More than six years after U.S. Justice Department officials found deplorable conditions in Los Angeles County's youth probation camps, federal officials have found local authorities have successfully implemented a series of reforms, according to a confidential memo from Chief Probation Officer Jerry Powers obtained by KPCC.
“This is to advise your Board of notification received from the Department of Justice (DOJ) indicating…the department has achieved full compliance with the terms of the Memorandum of Agreement,” Powers wrote to the Board of Supervisors February 13.
A spokesman from the Department of Justice was unavailable for comment.
“I think this DOJ accomplishment signals we are headed in the right direction,” said Felicia Cotton, deputy chief for juvenile institutions.
The 2008 agreement was targeted at disturbing treatment inside the camps and required a wide range of reforms:
- County probation officers may no longer use “slamming” or other abusive practices against youth. Instead, they must use “the least amount of force necessary,” and may not “threaten or intimidate youth who report abuse or mistreatment.”
- The county now has a system for “timely, thorough, and independent investigation of alleged child abuse” by probation officers.
- The county now has policies and practices for mental health assessments “to timely and accurately diagnose mental illness, substance abuse disorders, and mental retardation, including potential suicidality.”
The average age for kids in the camp is 16 and most common offense is assault or property theft.
“This is a system that is still undergoing a lot of change,” said Cotton.
One big remaining challenge: moving kids from large dormitories to small group housing.
“When you look at the research, it says small groups work much better. But our facilities were built many decades ago.” Cotton said.
Literacy also continues to be a problem.
“Many of the kids are coming in with a third grade reading level...we need to enhance the educational pathways.” Many kids also have special education needs.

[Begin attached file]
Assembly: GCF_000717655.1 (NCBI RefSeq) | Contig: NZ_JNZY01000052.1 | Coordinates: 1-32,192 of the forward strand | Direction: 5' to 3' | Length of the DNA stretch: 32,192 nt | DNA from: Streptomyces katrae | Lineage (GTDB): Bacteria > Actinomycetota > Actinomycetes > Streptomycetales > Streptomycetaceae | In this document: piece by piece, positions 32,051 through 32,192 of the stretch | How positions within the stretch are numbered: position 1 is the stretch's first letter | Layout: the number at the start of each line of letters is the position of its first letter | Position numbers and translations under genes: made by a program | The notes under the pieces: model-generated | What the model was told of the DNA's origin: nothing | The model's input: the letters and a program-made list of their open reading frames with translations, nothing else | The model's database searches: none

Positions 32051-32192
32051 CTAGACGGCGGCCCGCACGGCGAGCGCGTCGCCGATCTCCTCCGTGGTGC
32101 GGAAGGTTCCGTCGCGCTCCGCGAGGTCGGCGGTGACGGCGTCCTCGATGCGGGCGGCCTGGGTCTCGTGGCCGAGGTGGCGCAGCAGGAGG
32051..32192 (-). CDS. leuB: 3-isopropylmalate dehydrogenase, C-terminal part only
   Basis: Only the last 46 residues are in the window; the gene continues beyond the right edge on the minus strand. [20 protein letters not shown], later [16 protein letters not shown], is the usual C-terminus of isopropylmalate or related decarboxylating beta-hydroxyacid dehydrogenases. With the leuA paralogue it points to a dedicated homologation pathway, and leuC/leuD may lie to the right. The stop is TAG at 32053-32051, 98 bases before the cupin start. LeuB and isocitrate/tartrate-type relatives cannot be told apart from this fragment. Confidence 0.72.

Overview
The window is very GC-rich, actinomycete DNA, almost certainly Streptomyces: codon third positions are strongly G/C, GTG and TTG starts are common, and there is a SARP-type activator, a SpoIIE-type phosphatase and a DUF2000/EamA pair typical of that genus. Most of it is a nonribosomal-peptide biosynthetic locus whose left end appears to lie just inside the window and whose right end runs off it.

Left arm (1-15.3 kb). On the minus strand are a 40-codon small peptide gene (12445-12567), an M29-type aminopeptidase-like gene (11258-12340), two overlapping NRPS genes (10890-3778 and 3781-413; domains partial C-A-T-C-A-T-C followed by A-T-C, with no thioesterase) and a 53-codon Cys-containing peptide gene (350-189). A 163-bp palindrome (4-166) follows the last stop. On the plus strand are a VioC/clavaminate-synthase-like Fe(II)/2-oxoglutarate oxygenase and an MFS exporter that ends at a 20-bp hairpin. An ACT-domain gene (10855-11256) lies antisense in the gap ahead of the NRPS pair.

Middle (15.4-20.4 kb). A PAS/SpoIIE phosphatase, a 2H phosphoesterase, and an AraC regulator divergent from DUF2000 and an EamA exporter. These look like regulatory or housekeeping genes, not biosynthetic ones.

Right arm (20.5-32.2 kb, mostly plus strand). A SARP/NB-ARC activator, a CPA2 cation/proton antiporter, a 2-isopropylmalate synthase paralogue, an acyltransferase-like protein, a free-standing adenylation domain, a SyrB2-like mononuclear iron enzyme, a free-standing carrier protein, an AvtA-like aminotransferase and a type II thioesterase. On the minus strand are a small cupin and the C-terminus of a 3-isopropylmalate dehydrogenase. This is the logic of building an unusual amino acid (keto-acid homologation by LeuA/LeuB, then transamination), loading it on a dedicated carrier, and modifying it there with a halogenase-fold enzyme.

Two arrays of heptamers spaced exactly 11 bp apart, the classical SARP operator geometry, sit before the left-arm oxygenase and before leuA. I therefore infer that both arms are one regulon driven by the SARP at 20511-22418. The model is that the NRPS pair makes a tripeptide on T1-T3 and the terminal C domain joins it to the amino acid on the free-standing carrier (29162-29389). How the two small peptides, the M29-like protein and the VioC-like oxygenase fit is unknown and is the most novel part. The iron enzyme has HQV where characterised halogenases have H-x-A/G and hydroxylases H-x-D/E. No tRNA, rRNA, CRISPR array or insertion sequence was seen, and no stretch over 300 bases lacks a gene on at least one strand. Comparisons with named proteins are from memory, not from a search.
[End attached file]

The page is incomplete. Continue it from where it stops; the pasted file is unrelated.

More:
The camps' population has shrunk dramatically since 2008.
About 580 youth stay inside 14 camps and one residential drug treatment facility on any given night, according to Cotton.
In 2008, three times that many were locked up. Since then, officials have diverted more kids into community-based programs.
The result of smaller populations in side the camps, authorities said, is better staffing ratios.
Coincidentally, the Board of Supervisors last week approved a $1.2 million settlement with a man who suffered serious brain injuries during a 2008 fight at Camp Miller in Malibu — one of the cases that led federal authorities to demand reforms, including that the county address youth-on-youth violence.
Nathanial Marshall was 18 years old when he was pulled from his bunk and beaten in what his attorney described as a race riot between Latino and African American juveniles.
Marshall, who is black, now requires lifelong medical treatment, according to his lawsuit, which claimed the camp ignored signs of racial unrest and failed to provide adequate staffing.
The case took so long to resolve because the parities first took the case to trail. A jury couldn't reach a resolution and the county and Marshall agreed to a settlement.
“It does not signify an end to our efforts,” Powers said of the Justice Department’s decision to find the county had implemented the required reforms.
“In the very near future I will bring forward a proposal for an independent monitoring system that will allow us to continue to monitor our progress and improvements,” Powers wrote to the Board of Supervisors.
Despite the favorable report regarding the juvenile justice camps, the probation department suffers from other internal problems.
KPCC reviewed hundreds of Probation Department workers’ compensation files from 2010-2012 and found dozens of questionable cases, including workers spending months away from the job after getting spider bites or tripping in parking lots, or falling out of chairs.